REUTERS | Eddie Keogh

TCC dismisses Part 8 claim concerning validity of pay less notice

While I may sound like a turkey voting for Christmas, I acknowledge that sometimes (and only sometimes), it makes sense for parties to go straight to the TCC rather than adjudicating. In particular, where a dispute turns on the validity of a notice and there is little disputed witness evidence, then the parties may well be best off seeking a Part 8 declaration, particularly where there are significant sums at stake.

Although the case that I want to discuss this week, Advance JV and others v Enisca Ltd, involved an adjudication followed by a Part 8 application, it is difficult to see the utility of the adjudication. However, I digress because the case really concerns the thorny issue of pay less notices, and the judgment contains some important lessons, particularly for paying parties.

Advance JV and others v Enisca Ltd

Advance is a joint venture between Balfour Beatty Group Ltd and MWH Treatment Ltd. It is engaged by United Utilities Water plc to design and construct a new water treatment works, hydro-electric power generation facility and other works in Cumbria. By a sub-contract dated 21 October 2019, Advance engaged Enisca as a sub-contractor to design, supply and install the LV electrical installation for the project.

The parties’ sub-contract is based on the NEC3 Engineering and Construction Subcontract dated April 2013, including Option A, but is subject to bespoke amendments. It includes NEC3 Option Y(UK)2, which provides payment terms intended to comply with the requirements of the Construction Act 1996.

Work began in October 2019 and Enisca submitted monthly applications for payment (AFP). The parties communicated through a project document system called CEMAR although the AFPs were usually sent by email.

Relevant payment details are as follows:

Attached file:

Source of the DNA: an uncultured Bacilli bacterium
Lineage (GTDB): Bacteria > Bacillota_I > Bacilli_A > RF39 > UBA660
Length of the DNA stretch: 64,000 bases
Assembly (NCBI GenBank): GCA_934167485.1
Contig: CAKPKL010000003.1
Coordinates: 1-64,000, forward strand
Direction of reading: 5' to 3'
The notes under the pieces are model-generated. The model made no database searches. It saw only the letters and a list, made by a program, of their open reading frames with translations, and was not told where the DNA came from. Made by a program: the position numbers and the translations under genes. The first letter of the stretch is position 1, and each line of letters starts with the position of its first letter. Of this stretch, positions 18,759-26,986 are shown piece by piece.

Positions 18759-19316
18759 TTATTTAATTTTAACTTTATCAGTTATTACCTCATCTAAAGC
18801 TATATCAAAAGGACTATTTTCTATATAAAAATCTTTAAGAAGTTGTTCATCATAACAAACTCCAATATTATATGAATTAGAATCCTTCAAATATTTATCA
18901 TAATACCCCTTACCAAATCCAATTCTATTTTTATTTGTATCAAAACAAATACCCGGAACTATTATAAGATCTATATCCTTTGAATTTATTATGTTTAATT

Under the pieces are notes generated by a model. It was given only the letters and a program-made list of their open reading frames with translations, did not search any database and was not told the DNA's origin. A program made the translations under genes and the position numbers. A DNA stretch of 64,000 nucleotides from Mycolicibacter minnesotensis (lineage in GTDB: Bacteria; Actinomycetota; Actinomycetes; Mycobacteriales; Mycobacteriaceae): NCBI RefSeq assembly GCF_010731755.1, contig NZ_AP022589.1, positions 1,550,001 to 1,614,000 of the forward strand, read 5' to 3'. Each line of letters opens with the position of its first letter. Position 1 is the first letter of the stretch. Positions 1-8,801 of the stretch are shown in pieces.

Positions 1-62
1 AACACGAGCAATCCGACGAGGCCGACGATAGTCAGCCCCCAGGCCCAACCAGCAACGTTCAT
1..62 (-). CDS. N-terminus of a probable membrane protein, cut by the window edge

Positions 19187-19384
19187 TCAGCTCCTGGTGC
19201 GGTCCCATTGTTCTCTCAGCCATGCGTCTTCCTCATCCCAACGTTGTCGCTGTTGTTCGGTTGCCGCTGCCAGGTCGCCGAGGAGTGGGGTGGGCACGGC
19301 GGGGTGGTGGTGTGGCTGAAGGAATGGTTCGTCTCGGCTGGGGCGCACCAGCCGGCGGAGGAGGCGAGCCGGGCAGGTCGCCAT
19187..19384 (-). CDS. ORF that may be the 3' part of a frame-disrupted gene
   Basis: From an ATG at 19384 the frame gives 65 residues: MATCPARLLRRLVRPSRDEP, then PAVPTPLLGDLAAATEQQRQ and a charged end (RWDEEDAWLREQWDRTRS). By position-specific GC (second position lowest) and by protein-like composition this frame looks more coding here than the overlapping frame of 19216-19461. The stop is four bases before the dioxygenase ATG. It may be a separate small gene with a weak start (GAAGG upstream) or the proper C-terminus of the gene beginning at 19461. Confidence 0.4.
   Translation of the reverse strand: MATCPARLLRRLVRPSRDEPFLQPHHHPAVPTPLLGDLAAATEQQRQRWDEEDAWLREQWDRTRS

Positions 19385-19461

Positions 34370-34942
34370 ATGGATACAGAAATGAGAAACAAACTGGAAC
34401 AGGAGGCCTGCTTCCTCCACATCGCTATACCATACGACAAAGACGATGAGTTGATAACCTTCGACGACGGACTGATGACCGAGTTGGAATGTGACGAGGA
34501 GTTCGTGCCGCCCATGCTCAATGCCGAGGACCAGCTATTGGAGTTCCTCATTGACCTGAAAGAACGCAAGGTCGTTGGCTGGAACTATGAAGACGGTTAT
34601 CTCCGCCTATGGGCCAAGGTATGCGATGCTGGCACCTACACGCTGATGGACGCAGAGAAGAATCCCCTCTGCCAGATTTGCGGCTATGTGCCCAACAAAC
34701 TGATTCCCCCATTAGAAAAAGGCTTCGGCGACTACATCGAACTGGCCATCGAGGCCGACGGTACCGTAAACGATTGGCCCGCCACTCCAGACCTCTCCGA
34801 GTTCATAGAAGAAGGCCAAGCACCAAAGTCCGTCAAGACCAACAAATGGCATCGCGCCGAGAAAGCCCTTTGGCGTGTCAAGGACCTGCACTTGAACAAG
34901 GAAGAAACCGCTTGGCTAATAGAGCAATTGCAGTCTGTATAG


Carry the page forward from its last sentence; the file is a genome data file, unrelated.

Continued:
• AFP 23 was issued in September 2021. The gross value was £3.686 million, of which Advance certified £2.270 million, leaving a difference of some £1.415 million.
  • AFP 24 was issued on 22 October 2021. The gross value was £5.131 million, which left a net payment of some £2.718 million being applied for.
  • AFP 25 was issued on 19 November 2021. The gross value was £5.217, which left a net payment of £2.799 million being applied for.

No payment certificate or document expressly responding to AFP 24 was served but, on 24 November (the penultimate day a pay less notice could be served), several documents were uploaded to the parties’ shared document system. These included a payment certificate and a pay less notice, both of which referred to being served in response to the November payment cycle and AFP 25. These showed a zero payment due to Enisca as Advance calculated there had been an overpayment of some £164,000. Consequently, no money was paid to Enisca.

In January 2022, Enisca referred the non-payment of AFP 24 to adjudication. It said the documents uploaded on 25 November related to AFP 25 and it argued that, in the absence of a valid payment or pay less notice, the sum set out in AFP 24 had become the notified sum. In the adjudicator’s decision dated 8 February 2022, he agreed with Enisca and awarded it some £2.717 million.